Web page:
While some consumers find unsolicited commercial email – also known as "spam" – informative, others find it annoying and time consuming. Still others find it expensive: They're among the people who have lost money to spam that contained bogus offers and fraudulent promotions.
Many Internet Service Providers and computer operating systems offer filtering software to limit the spam in their users' e-mail inboxes. In addition, some old-fashioned 'filter tips' can help you save time and money by avoiding frauds pitched in email. OnGuard Online suggests computer users screen spam for scams, send unwanted spam on to the appropriate enforcement authorities, and then hit delete.
This slideshow features 10 common spam scams end users need to know about.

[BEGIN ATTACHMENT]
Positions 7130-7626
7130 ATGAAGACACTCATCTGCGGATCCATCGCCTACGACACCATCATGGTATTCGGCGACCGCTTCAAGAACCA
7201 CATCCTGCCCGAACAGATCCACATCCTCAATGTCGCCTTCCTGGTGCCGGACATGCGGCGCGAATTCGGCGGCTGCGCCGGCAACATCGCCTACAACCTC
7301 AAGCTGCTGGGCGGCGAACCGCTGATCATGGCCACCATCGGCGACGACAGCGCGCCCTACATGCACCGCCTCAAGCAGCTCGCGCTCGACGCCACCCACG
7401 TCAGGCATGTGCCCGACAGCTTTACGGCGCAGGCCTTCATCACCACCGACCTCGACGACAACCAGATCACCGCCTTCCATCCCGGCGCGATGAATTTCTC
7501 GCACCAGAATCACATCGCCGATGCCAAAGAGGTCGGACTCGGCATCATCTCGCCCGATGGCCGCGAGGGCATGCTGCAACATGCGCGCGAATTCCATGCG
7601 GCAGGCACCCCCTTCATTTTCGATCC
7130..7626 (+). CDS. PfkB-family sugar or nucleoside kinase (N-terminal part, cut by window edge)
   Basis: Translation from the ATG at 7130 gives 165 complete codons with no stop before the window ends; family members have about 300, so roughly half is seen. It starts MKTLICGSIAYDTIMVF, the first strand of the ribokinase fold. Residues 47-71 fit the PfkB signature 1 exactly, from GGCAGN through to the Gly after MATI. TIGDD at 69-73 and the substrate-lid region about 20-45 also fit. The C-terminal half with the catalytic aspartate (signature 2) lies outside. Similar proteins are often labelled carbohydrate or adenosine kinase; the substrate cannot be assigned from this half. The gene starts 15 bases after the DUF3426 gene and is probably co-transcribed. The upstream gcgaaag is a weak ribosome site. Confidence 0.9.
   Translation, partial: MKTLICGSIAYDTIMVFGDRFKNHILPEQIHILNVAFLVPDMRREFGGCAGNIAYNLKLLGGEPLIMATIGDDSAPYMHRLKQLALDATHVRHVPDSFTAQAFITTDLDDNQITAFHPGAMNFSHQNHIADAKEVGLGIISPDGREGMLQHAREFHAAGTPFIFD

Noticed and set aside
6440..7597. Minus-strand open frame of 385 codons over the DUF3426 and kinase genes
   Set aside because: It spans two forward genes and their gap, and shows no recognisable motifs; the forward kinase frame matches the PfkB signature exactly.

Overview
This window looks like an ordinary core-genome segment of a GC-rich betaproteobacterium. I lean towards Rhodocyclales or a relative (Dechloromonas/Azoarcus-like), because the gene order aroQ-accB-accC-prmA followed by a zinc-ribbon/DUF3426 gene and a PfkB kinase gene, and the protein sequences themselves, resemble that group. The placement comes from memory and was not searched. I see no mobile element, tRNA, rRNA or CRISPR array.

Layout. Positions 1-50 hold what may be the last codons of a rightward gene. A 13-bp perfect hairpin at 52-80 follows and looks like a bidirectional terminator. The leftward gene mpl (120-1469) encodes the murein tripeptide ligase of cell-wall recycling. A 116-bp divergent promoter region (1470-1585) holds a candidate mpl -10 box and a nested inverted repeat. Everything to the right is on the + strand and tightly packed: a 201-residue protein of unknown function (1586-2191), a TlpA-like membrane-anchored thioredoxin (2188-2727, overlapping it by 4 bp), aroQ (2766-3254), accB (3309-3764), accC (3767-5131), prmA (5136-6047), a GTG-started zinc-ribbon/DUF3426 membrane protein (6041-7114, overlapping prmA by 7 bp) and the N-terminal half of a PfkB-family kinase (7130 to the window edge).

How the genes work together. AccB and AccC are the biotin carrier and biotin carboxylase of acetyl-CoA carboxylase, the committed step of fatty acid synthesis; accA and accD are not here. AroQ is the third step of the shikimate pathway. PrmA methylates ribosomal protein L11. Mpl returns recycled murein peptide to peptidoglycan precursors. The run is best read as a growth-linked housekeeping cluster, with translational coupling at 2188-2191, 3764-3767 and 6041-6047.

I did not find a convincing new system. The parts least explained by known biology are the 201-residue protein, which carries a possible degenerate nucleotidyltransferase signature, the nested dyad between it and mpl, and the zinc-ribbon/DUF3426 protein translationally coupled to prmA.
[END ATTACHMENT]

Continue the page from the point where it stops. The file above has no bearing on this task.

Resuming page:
Con artists are clever and cunning, constantly hatching new variations on age-old scams. Still, skeptical consumers can spot questionable or unsavory promotions in email offers. Should you receive an email that you think may be fraudulent, forward it to the FTC at firstname.lastname@example.org, hit delete, and smile. You'll be doing your part to help put a scam artist out of work.
If you receive an email that you think may be a scam:
If you think you may have responded to an email that may be a scam:
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